Sergeant Howard Rand, Company K, 6th New Hampshire Infantry was killed at Antietam on 17 September 1862.

While our men were exchanging shots with the enemy, both parties being posted behind trees, logs, or anything else to cover their heads, Sergeant Rand of Company K came along to W. W. French of Company B, who was behind a tree, loading and firing as fast as he could, and requested the latter to step back and load both rifles and let him do the firing awhile for both, as he considered himself a “good shot.”

French consented, and Rand took his stand at the tree. French passed the rifle up to Rand, who stepped to one side to get a better view of his man, but the “reb” was too quick for him, and shot him in the forehead, killing him almost instantly. He fell over upon French, and both rolled partially down the hill. French, laying his dead comrade aside, took his place at the tree again, but was careful not to let the “Johnnies” get the first shot at him.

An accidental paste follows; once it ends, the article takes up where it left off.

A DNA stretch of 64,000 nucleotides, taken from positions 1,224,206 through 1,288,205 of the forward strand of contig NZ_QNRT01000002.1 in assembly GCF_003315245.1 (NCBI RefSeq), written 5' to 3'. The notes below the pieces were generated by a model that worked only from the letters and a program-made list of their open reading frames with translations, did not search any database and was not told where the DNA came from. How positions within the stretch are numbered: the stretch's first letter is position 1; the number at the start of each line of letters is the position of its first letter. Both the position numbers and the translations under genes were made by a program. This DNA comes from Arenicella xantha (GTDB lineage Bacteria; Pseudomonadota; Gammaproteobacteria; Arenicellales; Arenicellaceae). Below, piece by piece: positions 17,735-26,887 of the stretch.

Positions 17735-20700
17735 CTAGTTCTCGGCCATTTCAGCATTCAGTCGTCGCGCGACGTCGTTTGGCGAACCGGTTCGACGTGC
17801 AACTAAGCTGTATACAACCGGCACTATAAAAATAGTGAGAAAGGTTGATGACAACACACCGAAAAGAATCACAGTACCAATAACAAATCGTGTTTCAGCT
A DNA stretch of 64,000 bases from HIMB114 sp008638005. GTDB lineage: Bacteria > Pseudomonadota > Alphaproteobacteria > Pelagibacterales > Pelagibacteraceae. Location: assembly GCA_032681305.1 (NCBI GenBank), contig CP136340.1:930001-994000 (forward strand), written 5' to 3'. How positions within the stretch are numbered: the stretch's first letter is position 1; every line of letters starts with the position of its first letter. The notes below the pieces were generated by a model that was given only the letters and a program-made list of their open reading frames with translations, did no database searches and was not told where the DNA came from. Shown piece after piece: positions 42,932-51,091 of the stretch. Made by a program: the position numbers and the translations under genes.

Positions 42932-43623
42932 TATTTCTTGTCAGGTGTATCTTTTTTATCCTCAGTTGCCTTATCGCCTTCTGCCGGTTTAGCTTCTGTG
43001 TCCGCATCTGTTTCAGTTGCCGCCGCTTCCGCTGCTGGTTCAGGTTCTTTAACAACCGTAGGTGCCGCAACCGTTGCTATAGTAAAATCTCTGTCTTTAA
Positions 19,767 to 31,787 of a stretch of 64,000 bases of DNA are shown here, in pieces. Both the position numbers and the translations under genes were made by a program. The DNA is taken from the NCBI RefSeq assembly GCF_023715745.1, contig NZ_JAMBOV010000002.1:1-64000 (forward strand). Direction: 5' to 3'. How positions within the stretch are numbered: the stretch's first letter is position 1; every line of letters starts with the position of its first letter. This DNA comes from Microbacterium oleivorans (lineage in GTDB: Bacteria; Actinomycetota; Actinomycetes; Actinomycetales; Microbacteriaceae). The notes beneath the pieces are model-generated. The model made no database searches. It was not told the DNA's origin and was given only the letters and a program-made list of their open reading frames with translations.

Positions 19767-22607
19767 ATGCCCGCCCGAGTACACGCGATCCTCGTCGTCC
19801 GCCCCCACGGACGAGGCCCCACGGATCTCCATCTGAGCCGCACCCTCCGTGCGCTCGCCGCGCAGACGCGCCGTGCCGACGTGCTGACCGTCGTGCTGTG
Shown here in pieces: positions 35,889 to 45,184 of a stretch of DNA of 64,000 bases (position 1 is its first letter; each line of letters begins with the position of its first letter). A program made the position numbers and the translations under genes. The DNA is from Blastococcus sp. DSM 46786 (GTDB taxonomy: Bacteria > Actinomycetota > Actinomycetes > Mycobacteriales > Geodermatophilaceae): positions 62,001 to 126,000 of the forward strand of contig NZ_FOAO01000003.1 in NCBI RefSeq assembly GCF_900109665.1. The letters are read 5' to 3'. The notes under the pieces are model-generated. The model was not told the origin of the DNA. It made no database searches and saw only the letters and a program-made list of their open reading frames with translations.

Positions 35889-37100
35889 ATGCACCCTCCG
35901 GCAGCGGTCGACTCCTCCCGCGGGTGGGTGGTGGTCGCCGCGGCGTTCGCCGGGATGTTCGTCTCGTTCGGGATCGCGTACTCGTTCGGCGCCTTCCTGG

There was something exciting in thus exchanging shots for an hour or so, with an enemy posted three or four hundred yards away, and where you could only now and then get a glimpse of him. This was sometimes carried on by the pickets and sharpshooters for hours, till one or the other was shot, and then the fun was over.

— Lyman Jackman, History of the Sixth New Hampshire Regiment in the War for the Union (1891).

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